A subversive, scathing look at a self-loathing management consultant from a top-tier firm. Marty, a highly successful, cutthroat consultant is never above using any means (or anyone) necessary to get his clients the information they want.
A televised poker cash game in which top pros including Sam Farha, Doyle Brunson, and Johnny Chan compete. This is not a tournament however, each player is playing with their own money and they have the option to buy in again.
The World Poker Tour is more than just a television show. It has become a cultural phenomenon. Not only is it hugely popular for the Travel Channel, it has transformed the game itself. Thanks to the World Poker Tour and some of its internet-cardroom sponsors, poker has gone from a strange pursuit of middle-aged white guys in a smoke-filled corner of a casino that would rather use the space for more slot machines, to a passion for thousands of players of all ages and backgrounds. The show has already spawned other similar shows, including Celebrity Poker Showdown and the World Series of Blackjack. ESPN has been covering the World Series of Poker for years, but they have increased their coverage from a single show to a series, and have been hugely successful with it as well.
But what is the show like? Well, the production standards are high, and you can tell that having a tournament televised is a big deal to the tournament organizers. The producers do a good job in backgrounding the players, which is important since most of these people are not known by the public. And the Hole Card Cam is tremendously beneficial, since it allows viewers to see what the players are doing as they are doing it, instead of waiting until the cards are turned over. I've watched poker coverage without this advantage, and it is about as interesting as C-SPAN in Spanish.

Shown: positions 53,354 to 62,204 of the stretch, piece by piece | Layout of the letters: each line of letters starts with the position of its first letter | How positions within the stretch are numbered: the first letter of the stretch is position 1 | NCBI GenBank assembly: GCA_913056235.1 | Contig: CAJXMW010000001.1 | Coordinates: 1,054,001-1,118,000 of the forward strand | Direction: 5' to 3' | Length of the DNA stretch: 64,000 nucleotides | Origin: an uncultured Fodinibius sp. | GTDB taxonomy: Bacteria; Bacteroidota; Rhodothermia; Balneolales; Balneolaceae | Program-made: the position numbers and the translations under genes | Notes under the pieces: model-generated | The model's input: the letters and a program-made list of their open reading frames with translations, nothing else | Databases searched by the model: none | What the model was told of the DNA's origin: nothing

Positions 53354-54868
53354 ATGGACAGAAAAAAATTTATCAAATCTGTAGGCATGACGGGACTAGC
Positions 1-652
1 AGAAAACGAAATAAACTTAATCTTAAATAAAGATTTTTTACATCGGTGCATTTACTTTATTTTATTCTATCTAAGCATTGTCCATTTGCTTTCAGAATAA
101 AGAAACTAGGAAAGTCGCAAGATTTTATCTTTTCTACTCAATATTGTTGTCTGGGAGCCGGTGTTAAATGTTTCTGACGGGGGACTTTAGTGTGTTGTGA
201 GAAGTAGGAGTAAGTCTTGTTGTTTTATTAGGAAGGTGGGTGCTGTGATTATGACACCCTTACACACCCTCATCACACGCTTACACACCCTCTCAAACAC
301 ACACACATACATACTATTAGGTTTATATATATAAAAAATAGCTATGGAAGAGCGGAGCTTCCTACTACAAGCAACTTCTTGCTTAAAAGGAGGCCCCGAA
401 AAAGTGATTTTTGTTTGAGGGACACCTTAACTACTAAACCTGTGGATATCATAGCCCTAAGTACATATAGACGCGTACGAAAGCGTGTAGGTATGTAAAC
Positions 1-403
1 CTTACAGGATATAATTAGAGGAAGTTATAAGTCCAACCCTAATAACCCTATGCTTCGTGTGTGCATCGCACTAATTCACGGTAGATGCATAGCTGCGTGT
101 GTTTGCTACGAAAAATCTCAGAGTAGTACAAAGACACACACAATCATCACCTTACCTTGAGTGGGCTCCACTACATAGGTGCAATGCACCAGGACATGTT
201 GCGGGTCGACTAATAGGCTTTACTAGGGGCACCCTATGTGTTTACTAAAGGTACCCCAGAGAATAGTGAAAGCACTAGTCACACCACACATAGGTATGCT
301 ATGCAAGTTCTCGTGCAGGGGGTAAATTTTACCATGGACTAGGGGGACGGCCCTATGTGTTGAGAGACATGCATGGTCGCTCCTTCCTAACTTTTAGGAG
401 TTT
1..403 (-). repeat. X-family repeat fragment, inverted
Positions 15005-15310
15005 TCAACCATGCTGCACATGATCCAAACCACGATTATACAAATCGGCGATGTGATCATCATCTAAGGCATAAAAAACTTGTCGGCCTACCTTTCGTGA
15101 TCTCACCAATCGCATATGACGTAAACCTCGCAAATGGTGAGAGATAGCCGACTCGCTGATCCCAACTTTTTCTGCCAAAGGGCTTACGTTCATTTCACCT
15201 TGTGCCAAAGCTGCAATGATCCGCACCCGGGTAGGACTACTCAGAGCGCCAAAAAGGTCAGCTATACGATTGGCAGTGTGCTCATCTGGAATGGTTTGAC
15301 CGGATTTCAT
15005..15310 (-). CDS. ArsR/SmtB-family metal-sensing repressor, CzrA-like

The commentary is mixed. Mike Sexton does a terrific job explaining the players' moves, and isn't afraid to say when he thinks that someone made a bad one. But "Hollywood Home Gamer" Vince Van Patten seems to me more about generating excitement than about anything resembling analysis. Former Coppertone model and host of "Wild On" Shana Hiatt is not exactly a poker pro either. But in her case, it is much more forgivable, since her role has more to do with interviewing players and presenting the casino to viewers than any kind of hard-core analysis. Plus, she's a breath of fresh air in a sport that is still dominated by middle-aged men who, well, let's say they could use some more time in the hotel exercise room.
All in all, the World Poker Tour is imperfect, but still one of the best things on television. It is a must-see for fans of card games, but be careful. Once you watch for the first time, it could very well become a permanent part of your Wednesday nights.
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